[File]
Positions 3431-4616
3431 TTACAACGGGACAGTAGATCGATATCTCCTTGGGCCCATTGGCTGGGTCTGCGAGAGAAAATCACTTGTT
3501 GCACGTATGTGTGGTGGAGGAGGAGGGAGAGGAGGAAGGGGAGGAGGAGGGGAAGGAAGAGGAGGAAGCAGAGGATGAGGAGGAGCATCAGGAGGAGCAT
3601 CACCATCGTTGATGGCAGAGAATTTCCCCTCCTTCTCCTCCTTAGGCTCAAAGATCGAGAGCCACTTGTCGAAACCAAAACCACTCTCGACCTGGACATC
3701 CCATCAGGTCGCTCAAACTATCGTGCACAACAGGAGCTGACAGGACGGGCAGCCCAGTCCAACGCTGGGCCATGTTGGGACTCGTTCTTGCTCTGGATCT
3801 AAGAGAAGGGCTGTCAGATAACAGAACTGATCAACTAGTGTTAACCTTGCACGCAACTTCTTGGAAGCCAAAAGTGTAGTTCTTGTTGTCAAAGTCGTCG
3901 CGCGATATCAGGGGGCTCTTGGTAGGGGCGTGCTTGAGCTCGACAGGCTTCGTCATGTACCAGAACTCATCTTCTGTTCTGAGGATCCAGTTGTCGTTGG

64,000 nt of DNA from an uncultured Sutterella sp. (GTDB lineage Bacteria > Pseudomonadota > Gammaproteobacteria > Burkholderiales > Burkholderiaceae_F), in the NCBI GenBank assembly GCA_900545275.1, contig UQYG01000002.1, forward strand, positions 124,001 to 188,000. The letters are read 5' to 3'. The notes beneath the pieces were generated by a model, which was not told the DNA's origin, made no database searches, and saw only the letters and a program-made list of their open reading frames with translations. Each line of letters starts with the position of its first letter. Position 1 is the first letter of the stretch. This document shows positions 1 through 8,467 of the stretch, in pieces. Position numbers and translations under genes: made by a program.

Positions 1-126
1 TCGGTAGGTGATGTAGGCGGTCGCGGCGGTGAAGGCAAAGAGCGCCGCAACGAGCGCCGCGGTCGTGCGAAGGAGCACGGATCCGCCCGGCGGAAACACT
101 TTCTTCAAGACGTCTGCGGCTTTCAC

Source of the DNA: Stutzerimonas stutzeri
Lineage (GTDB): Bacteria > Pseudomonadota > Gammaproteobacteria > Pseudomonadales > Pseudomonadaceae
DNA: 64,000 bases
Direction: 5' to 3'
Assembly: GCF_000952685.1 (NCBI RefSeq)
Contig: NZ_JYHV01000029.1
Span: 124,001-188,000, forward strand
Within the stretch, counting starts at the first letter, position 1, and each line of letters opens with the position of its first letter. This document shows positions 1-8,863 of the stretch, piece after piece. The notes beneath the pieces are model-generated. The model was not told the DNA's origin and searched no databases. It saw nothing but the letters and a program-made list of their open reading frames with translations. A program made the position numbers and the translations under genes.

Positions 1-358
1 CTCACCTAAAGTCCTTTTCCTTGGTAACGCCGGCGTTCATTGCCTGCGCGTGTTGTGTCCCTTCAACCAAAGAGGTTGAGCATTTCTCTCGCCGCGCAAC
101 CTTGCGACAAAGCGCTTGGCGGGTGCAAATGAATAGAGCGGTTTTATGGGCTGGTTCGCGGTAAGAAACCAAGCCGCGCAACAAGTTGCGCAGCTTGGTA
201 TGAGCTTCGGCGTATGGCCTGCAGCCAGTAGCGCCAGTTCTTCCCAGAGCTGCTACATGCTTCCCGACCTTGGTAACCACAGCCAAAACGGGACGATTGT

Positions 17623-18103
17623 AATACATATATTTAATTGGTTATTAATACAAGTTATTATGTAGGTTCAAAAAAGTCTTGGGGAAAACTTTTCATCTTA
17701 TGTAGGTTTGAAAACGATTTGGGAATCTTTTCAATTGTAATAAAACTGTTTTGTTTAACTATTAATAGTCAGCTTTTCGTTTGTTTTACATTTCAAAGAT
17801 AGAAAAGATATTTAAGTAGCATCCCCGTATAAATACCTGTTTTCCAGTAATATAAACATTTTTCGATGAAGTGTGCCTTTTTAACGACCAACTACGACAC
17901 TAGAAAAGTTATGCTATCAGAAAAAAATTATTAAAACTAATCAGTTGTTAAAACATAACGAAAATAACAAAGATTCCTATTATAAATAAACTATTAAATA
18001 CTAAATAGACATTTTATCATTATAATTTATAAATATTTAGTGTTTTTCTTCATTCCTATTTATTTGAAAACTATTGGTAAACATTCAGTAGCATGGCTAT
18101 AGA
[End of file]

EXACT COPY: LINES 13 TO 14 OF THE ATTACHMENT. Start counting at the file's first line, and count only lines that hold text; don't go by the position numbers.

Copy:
Lineage (GTDB): Bacteria > Pseudomonadota > Gammaproteobacteria > Pseudomonadales > Pseudomonadaceae
DNA: 64,000 bases